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For overachieving multisport athletes, the Multisport workout now can auto-detect when you switch from swimming to cycling to running, which will be useful for triathlon participants.

There is also a Workout summary so you can see details about your heart rate, pace, cadence and more with swimmers now getting a new stroke added ― the kickboard.

Apps for you

Because I got asked for app recommendations, here’s a few of my favourites for those who want to get the maximum out of their Apple Watch fitness experience.

While the Fitness app on its own is great for tracking the basic rings, it’s good to explore what else is out there on the App Store.

HRV4Training: Heart rate variation, or the interval between heart beats, is also a good measure of fitness and HRV4Training makes measuring it easy.

As Apple doesn’t let developers access all the metrics directly, HRV4 Training relies on calculating HRV via using the Breathe app. It’s both a nice way to get me to use Breathe once a day (usually first thing in the morning) and a way to gauge my general fitness readiness.

The data collected (a minimum of four days is required) helps the app determine a baseline and will then recommend either keeping to your normal intensity while working out or taking it easy.

The app is purchasable for RM39.90.

Strava: For runners and cyclists, it’s basically like a dedicated social network. Until it stopped working properly with my exercise bike, I liked how it collected data on my cycling workouts and helped me decide what/when to share the details with my Strava friends.

Since it’s fiddly indoors, I would recommend it more to people doing outdoor cycling and running but walking is also supported as well as various other activities.

It’s free to download but there is a premium option should you want to see more metrics.

Nike Training & Nike Run Club: Both these Nike apps are great companions. Training offers a whole bunch of in-app workouts that you can just start from your Apple Watch and your Watch will then prompt you to follow along, with little alerts to change position or move.

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Nike Run Club offers not just advice and coaching, but also alerts you to events run in your area. It also recently held a Kuala Lumpur running event on May 22, which is encouraging news for Malaysian runners.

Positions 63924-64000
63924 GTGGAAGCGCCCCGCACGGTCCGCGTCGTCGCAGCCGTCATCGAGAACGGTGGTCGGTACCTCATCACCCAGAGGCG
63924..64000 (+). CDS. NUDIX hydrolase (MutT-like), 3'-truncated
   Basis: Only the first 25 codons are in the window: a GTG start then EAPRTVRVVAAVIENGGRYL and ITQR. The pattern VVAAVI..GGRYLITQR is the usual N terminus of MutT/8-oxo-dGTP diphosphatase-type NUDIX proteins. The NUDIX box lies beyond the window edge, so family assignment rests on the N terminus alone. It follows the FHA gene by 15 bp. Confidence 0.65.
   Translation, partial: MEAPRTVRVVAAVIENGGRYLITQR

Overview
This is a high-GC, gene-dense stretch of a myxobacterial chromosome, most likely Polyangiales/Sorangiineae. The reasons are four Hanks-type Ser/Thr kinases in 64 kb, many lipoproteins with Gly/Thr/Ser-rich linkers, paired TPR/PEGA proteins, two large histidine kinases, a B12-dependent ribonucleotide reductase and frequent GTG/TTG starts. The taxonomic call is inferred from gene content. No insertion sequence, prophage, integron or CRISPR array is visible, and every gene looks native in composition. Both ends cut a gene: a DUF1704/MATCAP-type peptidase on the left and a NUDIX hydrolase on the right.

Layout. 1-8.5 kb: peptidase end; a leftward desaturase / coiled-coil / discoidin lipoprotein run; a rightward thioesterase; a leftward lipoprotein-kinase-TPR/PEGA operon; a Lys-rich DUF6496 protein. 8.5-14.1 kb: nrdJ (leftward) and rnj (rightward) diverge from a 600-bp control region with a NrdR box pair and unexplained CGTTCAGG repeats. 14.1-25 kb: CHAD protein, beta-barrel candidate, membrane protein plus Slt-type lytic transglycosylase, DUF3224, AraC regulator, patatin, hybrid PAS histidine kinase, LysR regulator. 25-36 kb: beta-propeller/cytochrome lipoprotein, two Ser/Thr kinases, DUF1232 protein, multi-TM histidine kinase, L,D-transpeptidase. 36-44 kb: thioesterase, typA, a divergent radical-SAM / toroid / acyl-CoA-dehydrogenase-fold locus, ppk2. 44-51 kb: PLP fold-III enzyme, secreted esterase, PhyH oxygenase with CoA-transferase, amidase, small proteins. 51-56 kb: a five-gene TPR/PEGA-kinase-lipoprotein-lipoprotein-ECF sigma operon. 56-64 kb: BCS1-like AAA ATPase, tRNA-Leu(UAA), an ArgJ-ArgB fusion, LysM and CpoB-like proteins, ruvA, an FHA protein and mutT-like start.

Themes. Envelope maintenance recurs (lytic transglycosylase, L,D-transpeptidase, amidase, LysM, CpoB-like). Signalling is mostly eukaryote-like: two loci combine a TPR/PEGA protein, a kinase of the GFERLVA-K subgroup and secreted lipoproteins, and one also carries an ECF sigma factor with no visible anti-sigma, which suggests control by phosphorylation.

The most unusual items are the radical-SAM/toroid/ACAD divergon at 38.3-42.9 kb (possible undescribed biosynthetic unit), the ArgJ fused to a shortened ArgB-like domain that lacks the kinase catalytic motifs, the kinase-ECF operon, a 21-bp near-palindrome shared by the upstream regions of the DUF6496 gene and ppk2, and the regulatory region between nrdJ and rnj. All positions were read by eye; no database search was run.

Both apps are free to download.

Steps: If you just want a clean design and a visual history of your walks, then Steps keeps it simple and affordable. It will take data from your Health app and then suggest a step goal. No expensive subscription plans here ― just pay RM7.90 and you’ll get pro features, with no ads and a clean Apple Watch interface, as well as complications to add to your watch face.

Walkr: Step Count Fitness Game: While this isn’t an Apple Watch app, it’s still nice to have to complement your watch. This app has been around for the longest of times and I’ve used it on Android and iPhones. Free to download with entirely optional in-game purchases, it’s simple ― rack up the steps to power up your virtual space ship and colonies.

HeartWatch: Still my favourite heart rate measurement app that displays my heart rate and other data in an easy to understand format, while also giving you insight on your daily activities as well as sleep data.

While I do wish there would be more fun stuff on the Apple Watch (where are the games?) as it is, it’s still the best health wearable device for almost everyone but Android users, someone on a very small budget and specific pro users.

With the coming of watchOS 9, Apple demonstrates just why the Apple Watch is still the world’s most popular wearable.